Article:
Faculty Scholarship Digest

August 2009

On a regular basis, Dean Michaels prepares a memorandum summarizing recent scholarship published by members of the Moritz faculty. The College boasts 50+ faculty members with national and international reputations. The range of influential and innovative legal scholarly works produced by our distinguished faculty reflects a variety of perspectives, interests, and areas of expertise.


Articles

Douglas A. Berman

Douglas A. Berman, The Enduring (and Again Timely) Wisdom of the Original MPC Sentencing Provisions, 61 FLA. L. REV.. 709 (2009).

This article, part of a symposium on the revisions to the Model Penal Code: Sentencing (“MPCS”), levels a strong macro-critique of both the basic premises and the structural suggestions of the MPCS, charging it with failing to address the most important normative challenge of contemporary sentencing and, as result, amounting to a missed opportunity at best and a codification of disastrous dynamics at worst.

The original Model Penal Code sentencing provisions, completed in 1962, gave judges and parole officials enormous discretionary authority to fit individual sentences to specific, perceived rehabilitative needs. Berman concedes that, as a descriptive matter, this is a dated model; over the past 30-40 years, the rehabilitative ideal and the post-trial discretion that went with it have suffered innumerable attacks, and mandatory minimum sentences, parole abolishment and other means of limiting post-conviction discretion regarding incarceration have proliferated.

Simultaneously, as Berman details in this article, incarceration in this country has skyrocketed. Choose your statistic: 3% of the U.S. population has done time; more than 2,225 people are in prison for life for crimes committed as a child (in 154 countries for which Human Rights Watch has data, only three other countries provided life without parole for crimes committed by children, with only about a dozen combined cases in those three countries); the U.S. has the highest incarceration rate in the world, easily outpacing runners up China (which has the same total number of prisoners with a much larger population), Russia and Cuba.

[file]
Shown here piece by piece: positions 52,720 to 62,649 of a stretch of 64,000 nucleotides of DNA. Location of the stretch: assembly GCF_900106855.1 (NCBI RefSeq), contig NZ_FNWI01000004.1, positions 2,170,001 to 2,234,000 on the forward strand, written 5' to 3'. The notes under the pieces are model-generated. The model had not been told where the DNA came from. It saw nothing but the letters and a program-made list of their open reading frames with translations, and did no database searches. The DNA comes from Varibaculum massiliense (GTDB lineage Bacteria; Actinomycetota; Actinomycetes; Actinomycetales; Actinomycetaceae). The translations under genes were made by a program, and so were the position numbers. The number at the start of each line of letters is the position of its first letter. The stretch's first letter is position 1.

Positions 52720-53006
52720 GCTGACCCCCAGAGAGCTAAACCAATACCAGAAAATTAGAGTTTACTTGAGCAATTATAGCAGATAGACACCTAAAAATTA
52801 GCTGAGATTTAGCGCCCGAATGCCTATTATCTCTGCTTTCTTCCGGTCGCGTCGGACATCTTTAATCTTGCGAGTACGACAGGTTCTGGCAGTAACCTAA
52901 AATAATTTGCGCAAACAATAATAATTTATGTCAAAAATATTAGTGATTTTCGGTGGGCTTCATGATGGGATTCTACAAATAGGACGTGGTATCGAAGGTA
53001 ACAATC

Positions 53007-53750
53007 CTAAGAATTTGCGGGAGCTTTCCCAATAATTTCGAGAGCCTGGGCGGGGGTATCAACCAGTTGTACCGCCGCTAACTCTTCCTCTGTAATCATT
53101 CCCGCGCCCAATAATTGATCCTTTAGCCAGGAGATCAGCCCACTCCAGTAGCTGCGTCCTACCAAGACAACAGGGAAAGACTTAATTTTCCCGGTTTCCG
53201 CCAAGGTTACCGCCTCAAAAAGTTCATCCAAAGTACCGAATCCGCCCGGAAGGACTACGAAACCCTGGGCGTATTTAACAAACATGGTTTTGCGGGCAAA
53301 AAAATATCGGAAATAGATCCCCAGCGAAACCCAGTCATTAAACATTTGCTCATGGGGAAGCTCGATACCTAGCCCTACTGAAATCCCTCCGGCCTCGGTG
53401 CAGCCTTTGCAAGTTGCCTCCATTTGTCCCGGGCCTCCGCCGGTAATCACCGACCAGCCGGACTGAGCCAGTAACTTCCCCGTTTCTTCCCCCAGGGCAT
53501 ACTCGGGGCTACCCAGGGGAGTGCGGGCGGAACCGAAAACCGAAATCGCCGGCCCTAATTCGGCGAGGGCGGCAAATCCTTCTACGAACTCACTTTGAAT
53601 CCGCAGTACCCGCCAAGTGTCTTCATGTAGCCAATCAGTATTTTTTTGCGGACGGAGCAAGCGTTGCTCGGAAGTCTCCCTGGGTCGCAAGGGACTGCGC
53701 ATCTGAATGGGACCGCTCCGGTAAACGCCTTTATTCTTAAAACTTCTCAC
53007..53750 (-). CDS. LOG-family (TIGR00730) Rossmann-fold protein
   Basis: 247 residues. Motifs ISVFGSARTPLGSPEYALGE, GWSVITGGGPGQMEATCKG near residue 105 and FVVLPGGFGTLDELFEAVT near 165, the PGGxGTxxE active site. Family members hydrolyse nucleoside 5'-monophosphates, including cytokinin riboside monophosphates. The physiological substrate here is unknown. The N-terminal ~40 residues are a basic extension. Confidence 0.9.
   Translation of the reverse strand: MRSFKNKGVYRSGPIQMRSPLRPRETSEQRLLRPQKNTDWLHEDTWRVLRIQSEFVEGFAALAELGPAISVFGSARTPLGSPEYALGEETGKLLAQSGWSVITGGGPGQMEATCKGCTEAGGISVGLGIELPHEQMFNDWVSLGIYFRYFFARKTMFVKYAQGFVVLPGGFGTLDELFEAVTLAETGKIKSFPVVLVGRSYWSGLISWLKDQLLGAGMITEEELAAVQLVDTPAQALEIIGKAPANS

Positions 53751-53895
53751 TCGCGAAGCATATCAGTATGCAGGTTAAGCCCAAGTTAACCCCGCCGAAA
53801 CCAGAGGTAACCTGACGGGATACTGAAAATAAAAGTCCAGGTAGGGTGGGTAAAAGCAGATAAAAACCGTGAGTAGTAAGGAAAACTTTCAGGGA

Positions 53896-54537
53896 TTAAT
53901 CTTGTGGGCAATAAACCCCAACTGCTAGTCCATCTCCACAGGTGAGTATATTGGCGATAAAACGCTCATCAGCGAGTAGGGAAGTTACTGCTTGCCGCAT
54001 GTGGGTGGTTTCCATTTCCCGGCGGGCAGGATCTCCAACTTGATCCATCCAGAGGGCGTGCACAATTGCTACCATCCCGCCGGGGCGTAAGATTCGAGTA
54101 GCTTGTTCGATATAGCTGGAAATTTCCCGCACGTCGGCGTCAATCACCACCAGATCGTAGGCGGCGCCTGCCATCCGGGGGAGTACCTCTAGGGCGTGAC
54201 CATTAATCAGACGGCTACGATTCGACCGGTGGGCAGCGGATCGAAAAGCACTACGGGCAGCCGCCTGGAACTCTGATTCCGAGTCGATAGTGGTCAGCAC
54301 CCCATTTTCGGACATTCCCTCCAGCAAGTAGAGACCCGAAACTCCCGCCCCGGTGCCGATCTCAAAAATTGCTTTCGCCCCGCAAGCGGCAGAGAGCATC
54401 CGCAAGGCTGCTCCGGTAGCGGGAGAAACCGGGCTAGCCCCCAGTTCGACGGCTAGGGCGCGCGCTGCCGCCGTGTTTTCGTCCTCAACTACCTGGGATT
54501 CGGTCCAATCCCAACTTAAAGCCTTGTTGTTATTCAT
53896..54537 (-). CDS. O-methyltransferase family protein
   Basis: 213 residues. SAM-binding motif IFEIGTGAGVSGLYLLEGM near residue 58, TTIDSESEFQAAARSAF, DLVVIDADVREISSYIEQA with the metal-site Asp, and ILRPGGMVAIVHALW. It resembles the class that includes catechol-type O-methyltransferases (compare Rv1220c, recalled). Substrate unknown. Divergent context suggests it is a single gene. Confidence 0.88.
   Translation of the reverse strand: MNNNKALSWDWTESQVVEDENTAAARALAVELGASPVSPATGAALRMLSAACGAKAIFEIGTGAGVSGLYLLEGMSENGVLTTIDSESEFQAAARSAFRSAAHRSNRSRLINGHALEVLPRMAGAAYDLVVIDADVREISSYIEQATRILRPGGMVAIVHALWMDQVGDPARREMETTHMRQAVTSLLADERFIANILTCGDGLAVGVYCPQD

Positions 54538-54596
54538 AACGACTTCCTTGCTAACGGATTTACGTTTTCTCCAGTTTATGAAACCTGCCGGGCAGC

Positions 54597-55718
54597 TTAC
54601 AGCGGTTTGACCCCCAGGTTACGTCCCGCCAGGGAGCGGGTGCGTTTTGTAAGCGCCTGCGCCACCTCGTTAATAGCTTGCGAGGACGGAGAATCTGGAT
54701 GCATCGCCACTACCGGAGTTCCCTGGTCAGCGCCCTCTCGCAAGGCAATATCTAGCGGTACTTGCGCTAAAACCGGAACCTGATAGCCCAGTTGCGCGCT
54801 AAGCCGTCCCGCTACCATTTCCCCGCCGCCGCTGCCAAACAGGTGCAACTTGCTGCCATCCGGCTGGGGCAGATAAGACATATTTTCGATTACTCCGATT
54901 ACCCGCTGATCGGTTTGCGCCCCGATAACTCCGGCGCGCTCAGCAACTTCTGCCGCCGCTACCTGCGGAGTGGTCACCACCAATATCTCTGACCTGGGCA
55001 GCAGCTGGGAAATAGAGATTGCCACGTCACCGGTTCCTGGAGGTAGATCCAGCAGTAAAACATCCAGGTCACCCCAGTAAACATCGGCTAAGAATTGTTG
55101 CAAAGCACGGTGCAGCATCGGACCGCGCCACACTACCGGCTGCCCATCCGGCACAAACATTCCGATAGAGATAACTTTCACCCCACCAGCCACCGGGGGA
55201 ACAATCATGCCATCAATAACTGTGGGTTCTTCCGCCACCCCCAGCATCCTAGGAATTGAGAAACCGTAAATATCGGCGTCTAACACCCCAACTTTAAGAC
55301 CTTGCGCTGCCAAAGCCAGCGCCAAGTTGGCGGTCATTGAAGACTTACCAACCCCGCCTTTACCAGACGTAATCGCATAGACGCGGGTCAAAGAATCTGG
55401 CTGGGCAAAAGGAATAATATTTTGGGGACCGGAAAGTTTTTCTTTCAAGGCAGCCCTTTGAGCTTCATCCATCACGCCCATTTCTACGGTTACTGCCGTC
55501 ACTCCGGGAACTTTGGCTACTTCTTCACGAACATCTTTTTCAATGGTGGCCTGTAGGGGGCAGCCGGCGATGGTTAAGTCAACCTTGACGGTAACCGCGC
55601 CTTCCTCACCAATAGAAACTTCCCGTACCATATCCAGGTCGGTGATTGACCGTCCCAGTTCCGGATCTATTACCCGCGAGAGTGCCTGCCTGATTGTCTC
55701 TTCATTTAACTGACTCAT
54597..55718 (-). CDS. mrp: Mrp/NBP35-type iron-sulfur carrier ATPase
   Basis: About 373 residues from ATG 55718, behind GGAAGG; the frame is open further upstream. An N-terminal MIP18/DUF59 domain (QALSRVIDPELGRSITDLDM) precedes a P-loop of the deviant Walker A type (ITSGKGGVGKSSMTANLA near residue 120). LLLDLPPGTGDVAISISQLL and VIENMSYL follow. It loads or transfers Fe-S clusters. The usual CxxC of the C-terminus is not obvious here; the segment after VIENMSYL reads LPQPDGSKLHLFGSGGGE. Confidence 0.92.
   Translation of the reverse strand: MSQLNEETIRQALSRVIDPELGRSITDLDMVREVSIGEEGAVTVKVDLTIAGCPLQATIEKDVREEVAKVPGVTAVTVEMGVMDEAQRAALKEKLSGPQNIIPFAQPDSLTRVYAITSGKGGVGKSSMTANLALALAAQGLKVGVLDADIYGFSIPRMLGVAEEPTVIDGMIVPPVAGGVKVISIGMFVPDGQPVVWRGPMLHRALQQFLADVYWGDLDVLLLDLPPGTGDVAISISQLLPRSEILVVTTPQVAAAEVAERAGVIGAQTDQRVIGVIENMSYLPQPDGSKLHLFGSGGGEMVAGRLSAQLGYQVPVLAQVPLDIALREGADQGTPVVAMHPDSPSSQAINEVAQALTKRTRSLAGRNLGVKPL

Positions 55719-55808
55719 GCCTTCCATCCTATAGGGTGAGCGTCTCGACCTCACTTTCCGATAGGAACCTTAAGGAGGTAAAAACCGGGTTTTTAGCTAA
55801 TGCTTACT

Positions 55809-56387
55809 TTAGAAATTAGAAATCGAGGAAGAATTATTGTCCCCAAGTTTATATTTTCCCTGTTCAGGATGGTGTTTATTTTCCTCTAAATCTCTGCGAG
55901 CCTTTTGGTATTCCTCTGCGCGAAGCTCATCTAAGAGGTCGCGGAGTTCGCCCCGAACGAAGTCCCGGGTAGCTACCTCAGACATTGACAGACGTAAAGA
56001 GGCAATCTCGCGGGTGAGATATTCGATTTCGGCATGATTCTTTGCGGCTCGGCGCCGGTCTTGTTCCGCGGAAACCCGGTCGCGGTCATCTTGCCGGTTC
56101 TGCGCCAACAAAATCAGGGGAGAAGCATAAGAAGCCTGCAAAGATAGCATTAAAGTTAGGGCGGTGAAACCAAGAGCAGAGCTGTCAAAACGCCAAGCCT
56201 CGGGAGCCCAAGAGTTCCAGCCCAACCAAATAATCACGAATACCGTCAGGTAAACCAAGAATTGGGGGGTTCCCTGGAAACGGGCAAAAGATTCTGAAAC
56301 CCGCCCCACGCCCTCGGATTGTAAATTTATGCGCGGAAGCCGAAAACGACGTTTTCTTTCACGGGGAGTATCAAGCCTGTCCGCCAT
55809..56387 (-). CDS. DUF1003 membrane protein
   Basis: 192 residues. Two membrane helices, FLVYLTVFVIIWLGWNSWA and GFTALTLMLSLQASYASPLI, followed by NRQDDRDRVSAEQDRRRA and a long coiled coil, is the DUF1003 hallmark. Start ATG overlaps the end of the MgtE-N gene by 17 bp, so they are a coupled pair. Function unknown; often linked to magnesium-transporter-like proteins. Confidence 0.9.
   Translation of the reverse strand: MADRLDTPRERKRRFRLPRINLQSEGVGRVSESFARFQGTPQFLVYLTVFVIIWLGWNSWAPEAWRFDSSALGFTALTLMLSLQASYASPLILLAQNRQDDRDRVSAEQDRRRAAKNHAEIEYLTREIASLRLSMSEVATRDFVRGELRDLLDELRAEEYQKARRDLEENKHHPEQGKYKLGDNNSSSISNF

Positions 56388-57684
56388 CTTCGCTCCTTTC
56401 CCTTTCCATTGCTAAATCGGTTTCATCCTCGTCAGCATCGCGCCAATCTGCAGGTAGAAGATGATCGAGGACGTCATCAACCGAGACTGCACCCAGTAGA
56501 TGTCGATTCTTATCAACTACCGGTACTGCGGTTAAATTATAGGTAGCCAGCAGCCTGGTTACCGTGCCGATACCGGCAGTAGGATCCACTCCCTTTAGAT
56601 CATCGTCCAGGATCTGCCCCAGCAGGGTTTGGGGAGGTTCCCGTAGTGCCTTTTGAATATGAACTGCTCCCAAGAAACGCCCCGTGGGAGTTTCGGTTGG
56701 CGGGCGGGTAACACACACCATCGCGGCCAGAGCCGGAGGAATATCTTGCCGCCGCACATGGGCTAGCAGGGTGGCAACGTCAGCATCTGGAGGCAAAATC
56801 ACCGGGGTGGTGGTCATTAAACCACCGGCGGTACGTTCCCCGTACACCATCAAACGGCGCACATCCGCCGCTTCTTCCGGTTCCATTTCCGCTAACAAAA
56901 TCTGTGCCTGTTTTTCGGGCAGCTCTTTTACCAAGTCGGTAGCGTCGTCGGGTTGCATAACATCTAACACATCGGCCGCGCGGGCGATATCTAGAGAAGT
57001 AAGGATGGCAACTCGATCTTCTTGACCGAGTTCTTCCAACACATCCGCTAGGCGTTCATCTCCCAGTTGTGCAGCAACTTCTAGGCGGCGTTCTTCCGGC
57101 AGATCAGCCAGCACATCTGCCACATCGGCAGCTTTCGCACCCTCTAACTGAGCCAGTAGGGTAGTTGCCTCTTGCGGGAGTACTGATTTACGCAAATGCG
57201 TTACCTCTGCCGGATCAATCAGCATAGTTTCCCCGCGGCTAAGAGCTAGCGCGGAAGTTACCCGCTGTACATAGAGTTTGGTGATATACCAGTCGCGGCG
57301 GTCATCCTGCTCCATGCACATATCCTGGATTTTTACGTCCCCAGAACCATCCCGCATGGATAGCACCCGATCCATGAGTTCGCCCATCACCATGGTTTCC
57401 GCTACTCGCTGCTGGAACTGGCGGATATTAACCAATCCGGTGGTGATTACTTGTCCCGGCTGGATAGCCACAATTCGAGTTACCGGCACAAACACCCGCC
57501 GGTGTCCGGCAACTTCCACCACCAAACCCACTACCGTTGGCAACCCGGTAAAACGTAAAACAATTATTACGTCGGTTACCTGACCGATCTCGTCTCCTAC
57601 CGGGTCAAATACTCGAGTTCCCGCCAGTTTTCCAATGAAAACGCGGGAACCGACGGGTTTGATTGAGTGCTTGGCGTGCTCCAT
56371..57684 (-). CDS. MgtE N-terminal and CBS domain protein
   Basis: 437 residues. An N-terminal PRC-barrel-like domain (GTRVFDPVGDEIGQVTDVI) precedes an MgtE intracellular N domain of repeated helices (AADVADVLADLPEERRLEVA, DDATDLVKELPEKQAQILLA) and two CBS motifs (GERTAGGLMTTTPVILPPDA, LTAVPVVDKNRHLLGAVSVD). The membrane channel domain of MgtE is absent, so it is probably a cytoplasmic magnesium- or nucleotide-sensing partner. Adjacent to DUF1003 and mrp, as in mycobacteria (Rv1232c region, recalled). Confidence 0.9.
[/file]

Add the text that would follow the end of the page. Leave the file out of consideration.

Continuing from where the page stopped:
In the context of this explosion of mass incarceration, Berman argues that the MPCS makes a grave mistake in failing to consider the values of liberty and progressivism that informed sentencing development from the 19th century through the Model Penal Code and by “throw[ing] out the parole baby with the sentencing reform bath-water.”

While approving in general of the model of sentencing commissions (administrative agencies designed to develop and implement coherent, jurisdiction-wide sentencing practices) that have become widespread and are the crux of the MPCS, Berman argues that experience has shown such commissions to be generally ineffective in the face of the pathologies of contemporary sentencing determinations that he describes, with the result that they often serve merely as handmaidens to “what is really broken in modern American sentencing and punishment systems.” Instead, he argues the MPCS “should directly assail and seek to remedy modern injustices that have come to define sentencing attitudes and practices.”